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Tuesday, May 11, 2021

Chocolate company aims to help women-owned cooperatives

BIJA Chocolate for sale at the Bellingham Food Co-op. The company helps women obtain organic certification, enabling them to sell processed cocoa globally. // Photo by Nicole Martinson

By Nicole Martinson

Bellingham-based BIJA Chocolates is being recognized nationally for its support of women-owned cacao-processors.

The Today Show featured BIJA Chocolates on their “Small Business Week” segment as one of the most innovative small businesses in America. BIJA was recognized for ethical sourcing and social entrepreneurship to elevate communities around the world.

Co-founders Paul Newman and Ariana Lee-Newman said they chose chocolate because it tends to be a highly-exploited commodity that many people enjoy every day. By directly working with female cacao farmers and processors in the equatorial belt, they are able to create and sell a popular product with a sustainable business program and smaller environmental footprint.

“We came to a place where we decided ‘we want to find a way to couple what we love [organic foods] with a product that gave back to the community,’” Lee-Newman said. “We recognize that products have a real opportunity to help change the world for the better.

“If we could connect people to a product that they love and in the process help support communities around the world then that’s something we would try to do.”

One way BIJA Chocolates helps women do just that is by helping them obtain organic certification through a program they developed called “24 x 25 Organic Certification.”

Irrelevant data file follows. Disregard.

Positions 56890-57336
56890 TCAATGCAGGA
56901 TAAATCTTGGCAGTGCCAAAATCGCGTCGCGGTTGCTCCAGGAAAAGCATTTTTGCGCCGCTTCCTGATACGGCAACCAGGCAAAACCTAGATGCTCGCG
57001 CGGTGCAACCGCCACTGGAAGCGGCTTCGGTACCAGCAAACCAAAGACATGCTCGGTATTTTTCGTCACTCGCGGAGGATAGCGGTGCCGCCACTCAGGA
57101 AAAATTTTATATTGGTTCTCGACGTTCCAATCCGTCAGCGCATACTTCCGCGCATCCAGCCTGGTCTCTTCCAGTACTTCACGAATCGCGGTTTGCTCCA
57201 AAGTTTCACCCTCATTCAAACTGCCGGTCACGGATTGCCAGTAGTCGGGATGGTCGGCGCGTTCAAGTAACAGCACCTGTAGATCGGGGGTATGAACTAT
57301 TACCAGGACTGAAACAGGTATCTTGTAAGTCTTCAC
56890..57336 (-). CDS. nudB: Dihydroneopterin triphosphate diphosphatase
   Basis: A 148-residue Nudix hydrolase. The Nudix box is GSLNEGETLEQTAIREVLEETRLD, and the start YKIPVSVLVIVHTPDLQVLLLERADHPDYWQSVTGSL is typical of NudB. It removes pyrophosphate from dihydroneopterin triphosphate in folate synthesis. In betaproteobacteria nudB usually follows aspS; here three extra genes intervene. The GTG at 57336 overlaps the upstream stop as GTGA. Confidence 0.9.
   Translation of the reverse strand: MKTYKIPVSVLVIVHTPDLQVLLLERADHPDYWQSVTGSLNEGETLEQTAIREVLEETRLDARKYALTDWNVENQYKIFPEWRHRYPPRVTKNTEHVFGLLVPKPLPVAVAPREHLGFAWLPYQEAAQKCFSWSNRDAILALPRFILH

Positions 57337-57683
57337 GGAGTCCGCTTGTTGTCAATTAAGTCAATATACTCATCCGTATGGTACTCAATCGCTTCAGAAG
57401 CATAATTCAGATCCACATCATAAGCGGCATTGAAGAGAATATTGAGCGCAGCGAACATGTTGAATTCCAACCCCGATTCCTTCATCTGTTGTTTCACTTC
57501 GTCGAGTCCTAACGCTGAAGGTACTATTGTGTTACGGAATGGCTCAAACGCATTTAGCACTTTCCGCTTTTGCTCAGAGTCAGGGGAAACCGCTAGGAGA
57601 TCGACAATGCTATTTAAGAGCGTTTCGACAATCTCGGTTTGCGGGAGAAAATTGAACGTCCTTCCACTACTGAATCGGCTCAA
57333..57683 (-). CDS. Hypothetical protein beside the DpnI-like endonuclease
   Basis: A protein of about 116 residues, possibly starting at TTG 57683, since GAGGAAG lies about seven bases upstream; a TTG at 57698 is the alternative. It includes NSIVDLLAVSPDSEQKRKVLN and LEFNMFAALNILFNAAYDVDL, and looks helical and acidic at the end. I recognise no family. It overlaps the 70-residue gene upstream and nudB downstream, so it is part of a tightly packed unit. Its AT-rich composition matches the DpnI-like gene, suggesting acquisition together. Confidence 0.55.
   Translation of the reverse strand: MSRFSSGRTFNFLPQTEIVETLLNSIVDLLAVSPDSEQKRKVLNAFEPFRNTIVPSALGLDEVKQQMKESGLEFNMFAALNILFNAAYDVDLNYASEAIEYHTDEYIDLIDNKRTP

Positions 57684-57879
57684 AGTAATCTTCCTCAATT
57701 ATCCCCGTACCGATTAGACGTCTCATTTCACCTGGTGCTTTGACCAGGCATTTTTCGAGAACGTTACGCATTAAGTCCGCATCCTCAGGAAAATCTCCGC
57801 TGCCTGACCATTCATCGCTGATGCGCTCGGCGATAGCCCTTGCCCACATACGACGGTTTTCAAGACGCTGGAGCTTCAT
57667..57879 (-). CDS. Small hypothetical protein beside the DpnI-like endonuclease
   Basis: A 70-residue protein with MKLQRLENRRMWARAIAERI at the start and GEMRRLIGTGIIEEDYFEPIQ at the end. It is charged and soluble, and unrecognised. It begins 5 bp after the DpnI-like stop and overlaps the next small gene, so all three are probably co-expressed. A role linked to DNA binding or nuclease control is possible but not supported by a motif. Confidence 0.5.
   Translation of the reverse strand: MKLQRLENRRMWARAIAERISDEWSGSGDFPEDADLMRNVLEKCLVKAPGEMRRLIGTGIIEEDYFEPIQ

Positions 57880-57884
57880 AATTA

The program’s goal is to help one to two, women-owned, cacao-processing cooperatives become organically certified every year. This certification helps provide growers and processors with a premium they didn’t have before. It increases their profitability and enables them to sell processed cocoa at a global scale.

“The 24 x 25 program is a target that we set where we want to help 24 women’s cooperatives in the equatorial belt by the year 2025,” Newman said.

BIJA Chocolates works with cooperatives located mostly in the Dominican Republic and elsewhere along the equator.

Partnering with women is important to them because it will help improve the communities their cooperatives are in. These 5-20-acre, women-run processing plants are also close enough to cacao growers that it reduces their environmental footprint substantially.

“The farmers can almost walk their product to the place that the product is processed,” Lee-Newman said.

She said family members don’t have to travel to work, which is sustainable for working families in these regions. Jobs from these plants are centered locally and provide financial viability for the community.

Lee-Newman said she finds it important for their customers to know about BIJA’s ethical sourcing. She said they use the packaging to tell the story of their product, including the direct trade aspect and highlighting the partners working behind the chocolate bars, such as growers or processors.

The BIJA Chocolate website lists their nine flavors: Burnt Maple Crunch, Cherry Chia Crunch, Dark Chocolate Adventure, Espresso & Cacao Nibs, Himalayan Sea Salt, Pure Dark, Sea Salt Almond, Tart Citrus Incaberry, Toasted Coconut and Wild Ginger & Cayenne. They contain five ingredients or less and can be ordered and shipped from their website.

BIJA Chocolate bars are also available at local natural grocery stores throughout Bellingham. Store locations carrying chocolate bars can be found at www.bijachocolates.com 


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